Debt forgiveness plan for NASCAR Hall of Fame approved

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Last night, the Charlotte (N.C.) City Council approved an agreement between Bank of America, Wells Fargo, and NASCAR that will see those parties forgive more than $22 million in debt from the city’s NASCAR Hall of Fame.

The proposed agreement went through on a 10-1 vote, with Councilman Kenny Smith providing the sole ‘nay’ according to the Charlotte Observer.

Charlotte will now make a one-time payment of $5 million to the two banks, said banks will write off the remainder of a $19 million loan, and NASCAR will waive Hall royalties of $3.2 million that it had been owed since the complex’s 2010 opening.

The banks will also each receive five years of Hall sponsorship, valued annually at $250,000, from the Hall’s operators, the Charlotte Regional Visitors Authority.

Additionally, NASCAR’s future royalty payments have been reduced from 10 percent of Hall revenues to 3 percent of revenues in excess of $10 million.

NASCAR’s chief communications officer, Brett Jewkes, tweeted the following after the council’s approval:

The Hall has lost more than $1 million annually and suffered from lower than projected attendance. Only 170,000 people visitors entered the Hall in 2014, a far cry from initial expectations of 400,000 visitors per year.

Sponsorships of the Hall, along with the sales of commemorative bricks, were expected to help pay off the loans from the banks but those initiatives have fallen short so far.

Under the new deal, the yearly financial loss for the Hall is expected to be reduced but not wiped out completely.

Fernando Alonso will decide this summer whether to pursue F1 again

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Fernando Alonso said he will determine by this summer if he would consider a return to Formula One next season.

After announcing Tuesday that he will return to Indianapolis Motor Speedway in May with Arrow McLaren Racing SP, Alonso said “right now the Indy 500 will take all of my concentration” but left the door open for F1 in 2021.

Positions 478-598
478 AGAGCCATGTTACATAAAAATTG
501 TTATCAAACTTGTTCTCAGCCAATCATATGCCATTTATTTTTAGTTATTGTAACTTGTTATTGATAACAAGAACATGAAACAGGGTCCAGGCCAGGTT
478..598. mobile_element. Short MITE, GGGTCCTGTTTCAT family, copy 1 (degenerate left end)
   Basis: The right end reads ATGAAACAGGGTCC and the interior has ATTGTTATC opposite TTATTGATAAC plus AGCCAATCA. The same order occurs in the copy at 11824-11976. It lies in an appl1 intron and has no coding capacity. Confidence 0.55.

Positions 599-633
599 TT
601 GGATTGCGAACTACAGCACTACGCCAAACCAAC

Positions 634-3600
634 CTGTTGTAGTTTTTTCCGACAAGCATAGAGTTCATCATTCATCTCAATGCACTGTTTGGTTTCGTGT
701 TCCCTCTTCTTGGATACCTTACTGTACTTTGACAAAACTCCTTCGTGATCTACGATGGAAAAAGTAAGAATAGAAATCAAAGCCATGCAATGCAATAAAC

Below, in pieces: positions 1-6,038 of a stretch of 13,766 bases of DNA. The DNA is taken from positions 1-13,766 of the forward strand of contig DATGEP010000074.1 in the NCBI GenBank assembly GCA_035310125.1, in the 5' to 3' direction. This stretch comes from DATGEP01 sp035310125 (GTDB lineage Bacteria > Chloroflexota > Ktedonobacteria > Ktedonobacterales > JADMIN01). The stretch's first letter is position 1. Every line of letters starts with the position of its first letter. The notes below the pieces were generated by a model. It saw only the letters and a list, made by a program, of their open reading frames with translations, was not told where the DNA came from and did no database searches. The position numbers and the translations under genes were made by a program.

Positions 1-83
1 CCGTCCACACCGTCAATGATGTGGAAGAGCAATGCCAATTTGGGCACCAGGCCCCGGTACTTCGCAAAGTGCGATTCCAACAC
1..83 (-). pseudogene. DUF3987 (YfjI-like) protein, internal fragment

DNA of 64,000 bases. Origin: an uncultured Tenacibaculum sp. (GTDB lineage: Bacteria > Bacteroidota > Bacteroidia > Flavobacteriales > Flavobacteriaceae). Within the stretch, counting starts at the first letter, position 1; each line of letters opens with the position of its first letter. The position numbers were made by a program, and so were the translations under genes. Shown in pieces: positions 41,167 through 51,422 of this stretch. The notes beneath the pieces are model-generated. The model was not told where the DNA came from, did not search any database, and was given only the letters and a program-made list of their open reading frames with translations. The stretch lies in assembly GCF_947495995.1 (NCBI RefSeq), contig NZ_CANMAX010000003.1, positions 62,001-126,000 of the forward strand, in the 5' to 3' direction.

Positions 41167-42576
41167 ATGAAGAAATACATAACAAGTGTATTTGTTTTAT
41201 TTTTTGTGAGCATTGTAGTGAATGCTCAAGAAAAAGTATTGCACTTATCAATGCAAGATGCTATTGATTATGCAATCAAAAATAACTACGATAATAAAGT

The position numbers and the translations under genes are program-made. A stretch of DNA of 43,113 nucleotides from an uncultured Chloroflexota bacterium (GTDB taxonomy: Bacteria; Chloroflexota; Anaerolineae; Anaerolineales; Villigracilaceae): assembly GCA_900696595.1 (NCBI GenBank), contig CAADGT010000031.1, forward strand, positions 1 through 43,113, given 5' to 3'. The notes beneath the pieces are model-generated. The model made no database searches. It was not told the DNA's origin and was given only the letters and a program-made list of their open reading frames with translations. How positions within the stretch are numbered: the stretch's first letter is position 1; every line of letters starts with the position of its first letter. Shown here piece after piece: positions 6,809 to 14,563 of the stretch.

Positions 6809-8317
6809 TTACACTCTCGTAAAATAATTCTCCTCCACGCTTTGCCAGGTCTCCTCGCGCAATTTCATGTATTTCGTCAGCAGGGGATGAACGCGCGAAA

“In my case, probably during the summer period, I’ll make a decision on 2021 if Formula One is still appealing to me,” Alonso told IndyCar on NBC announcer Leigh Diffey in an interview (watch the video above). “The 2021 rules (in F1) are definitely a step forward, and hopefully things can be more mixed and not only three teams capable of winning races. So all this factors into play. I may consider that possibility.”

Alonso won consecutive Formula One championships in 2005-06 with Renault. He has 32 victories in an F1 career that started in 2001 and also includes stints at Ferrari and McLaren.

His last victory on the circuit was May 12, 2013 in Barcelona. He is winless in his most recent 110 starts, including the past 77 races with McLaren in 2015-18.

The Guardian recently reported that McLaren CEO Zak Brown said Alonso wouldn’t be returning to F1 with the team.

Alonso also told Diffey that returning to F1 from a two-season absence wouldn’t necessarily be linked to McLaren’s performance.

“I think they did well last year, and hopefully they make another step forward and close to the top three because they deserve it and are a fantastic team,” he said.

Though he is optimistic about more parity, Alonso said six-time champion Lewis Hamilton should be a favorite for the 2020 title based on preseason testing in which Mercedes turned heads with a new steering system.

“It seemed Mercedes is still quite competitive,” Alonso said. “They show enormous potential on the development side and on the progress from one year to next. Formula One is impossible to predict because many things happen in season.

“At the starting point, (Mercedes) are the favorites. When you have Lewis in the car and Mercedes with the potential they have, they have to be No. 1 probably.”